During the bubble, mortgages were given to people “who clearly should not have gotten them,” David Stevens, commissioner of the Federal Housing Administration, which guarantees loans to first-time and low-income home buyers, said in an interview. “It would not be productive if we had that same loan access going forward.”
Ownership rates, which rose from 63.8 percent in 1994 to 69.2 percent a decade later, have since dropped to 66.9 percent, according to the U.S. Census Bureau. Stevens said he expects the rate to fall further.
The value of mortgages outstanding has also declined. According to Federal Reserve data, the total value of home mortgages rose from $9.38 trillion in 2005 to a peak of $11.17 trillion in 2007, and then dropped to $10.6 trillion at the end of the third quarter of 2010.
John McIlwain, a senior fellow for housing policy at the Urban Land Institute in Washington, said he expects home ownership rates to eventually drop to as low as 62 percent.
The impact of the pending revamp of the housing finance system on borrowers is clearer than for lenders, whose business model will likely have to change.
According to Guy Cecala, publisher of Inside Mortgage Finance, although the volume of lending has gone down, banks have been earning somewhat higher profits from mortgage originations. That’s because so many mortgage lenders collapsed during the crisis that those who survived gained market share.
For instance, the two largest mortgage lenders, Wells Fargo & Co. and Bank of America Corp., controlled 46 percent of the market in the first three quarters of last year, Cecala said, compared with 28 percent in 2008.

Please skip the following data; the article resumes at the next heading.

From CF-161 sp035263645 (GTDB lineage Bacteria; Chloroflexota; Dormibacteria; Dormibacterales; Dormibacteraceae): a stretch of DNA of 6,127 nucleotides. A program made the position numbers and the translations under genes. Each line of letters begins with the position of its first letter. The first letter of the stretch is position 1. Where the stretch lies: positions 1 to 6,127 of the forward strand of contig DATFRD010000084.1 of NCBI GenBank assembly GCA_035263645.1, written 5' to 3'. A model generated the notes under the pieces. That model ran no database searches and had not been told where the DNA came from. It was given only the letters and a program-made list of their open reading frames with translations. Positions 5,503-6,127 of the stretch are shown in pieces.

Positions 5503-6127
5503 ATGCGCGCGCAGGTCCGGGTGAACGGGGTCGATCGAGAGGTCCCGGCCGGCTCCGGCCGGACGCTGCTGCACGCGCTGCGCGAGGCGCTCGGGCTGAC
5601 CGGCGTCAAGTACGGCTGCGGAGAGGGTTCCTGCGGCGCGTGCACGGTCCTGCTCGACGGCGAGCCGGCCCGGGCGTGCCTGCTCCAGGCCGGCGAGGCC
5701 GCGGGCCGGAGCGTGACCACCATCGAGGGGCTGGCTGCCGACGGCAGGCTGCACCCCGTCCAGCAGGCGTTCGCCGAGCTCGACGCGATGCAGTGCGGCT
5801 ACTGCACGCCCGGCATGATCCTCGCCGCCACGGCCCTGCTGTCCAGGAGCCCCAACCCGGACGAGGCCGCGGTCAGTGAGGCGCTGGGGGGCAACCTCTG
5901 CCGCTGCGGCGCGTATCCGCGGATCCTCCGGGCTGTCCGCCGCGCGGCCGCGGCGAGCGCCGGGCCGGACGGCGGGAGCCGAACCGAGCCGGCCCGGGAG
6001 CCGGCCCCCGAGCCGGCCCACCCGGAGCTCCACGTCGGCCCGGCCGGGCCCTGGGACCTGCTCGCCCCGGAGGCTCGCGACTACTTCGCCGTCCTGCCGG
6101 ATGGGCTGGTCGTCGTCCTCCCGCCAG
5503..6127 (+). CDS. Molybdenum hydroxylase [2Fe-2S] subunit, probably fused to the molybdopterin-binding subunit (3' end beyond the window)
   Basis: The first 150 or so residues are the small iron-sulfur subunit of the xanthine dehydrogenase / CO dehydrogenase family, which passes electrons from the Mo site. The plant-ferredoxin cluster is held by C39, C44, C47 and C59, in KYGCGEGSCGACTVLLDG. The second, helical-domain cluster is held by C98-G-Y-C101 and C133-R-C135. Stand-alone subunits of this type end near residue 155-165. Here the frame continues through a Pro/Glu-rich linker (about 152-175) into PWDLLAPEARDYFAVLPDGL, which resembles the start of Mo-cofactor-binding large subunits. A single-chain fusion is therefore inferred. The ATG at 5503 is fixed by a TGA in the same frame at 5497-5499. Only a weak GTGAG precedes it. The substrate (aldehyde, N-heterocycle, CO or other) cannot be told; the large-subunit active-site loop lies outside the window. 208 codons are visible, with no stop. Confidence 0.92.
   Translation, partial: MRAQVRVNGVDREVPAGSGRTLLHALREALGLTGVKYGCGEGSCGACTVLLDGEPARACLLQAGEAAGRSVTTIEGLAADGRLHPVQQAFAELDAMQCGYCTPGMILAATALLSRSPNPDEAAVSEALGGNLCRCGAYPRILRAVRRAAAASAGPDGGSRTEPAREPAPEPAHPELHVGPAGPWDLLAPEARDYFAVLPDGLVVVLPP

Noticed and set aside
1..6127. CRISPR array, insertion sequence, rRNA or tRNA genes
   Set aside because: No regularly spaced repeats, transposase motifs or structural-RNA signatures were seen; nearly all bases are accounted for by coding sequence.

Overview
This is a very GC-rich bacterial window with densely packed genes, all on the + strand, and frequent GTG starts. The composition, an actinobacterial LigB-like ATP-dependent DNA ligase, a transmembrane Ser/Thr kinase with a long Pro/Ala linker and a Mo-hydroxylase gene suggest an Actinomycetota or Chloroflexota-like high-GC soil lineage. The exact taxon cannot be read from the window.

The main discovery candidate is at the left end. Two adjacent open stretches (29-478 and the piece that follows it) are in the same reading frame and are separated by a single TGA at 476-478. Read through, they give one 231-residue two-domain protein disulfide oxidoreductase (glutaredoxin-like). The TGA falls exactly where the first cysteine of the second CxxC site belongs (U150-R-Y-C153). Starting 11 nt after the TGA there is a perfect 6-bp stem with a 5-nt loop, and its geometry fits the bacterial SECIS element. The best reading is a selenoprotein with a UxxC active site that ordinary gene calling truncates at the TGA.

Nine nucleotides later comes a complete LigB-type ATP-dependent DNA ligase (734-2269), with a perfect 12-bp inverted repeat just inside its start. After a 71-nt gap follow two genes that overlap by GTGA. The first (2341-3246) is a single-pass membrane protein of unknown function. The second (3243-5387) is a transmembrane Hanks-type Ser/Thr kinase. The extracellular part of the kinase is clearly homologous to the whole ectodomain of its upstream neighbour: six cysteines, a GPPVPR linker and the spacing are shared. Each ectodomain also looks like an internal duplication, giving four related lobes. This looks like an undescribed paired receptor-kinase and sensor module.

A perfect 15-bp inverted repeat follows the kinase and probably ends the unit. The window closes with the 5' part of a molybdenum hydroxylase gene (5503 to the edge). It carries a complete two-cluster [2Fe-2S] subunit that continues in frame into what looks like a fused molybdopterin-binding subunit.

Cecala said that banks used to lose, on average, as much as $2,000 per mortgage origination and earn profits from servicing them. Today, he said, because of less competition, they earn as much as $1,000 per mortgage origination.
Under some reform scenarios, the entire mortgage financing system could be privatized, which would upend banks’ business model for mortgages, with unknown impacts on their profits.
Currently, most mortgages are originated by banks then guaranteed by the Federal Housing Administration or purchased by Fannie Mae and Freddie Mac, known as government-sponsored enterprises. Fannie and Freddie then package the loans into mortgage-backed securities and sell them to investors.
Because banks don’t have to hold many loans on their books for long, securitization has greatly increased the volume of loans banks issue. It also reduced costs, because the risk of the loan was passed on to investors and the government.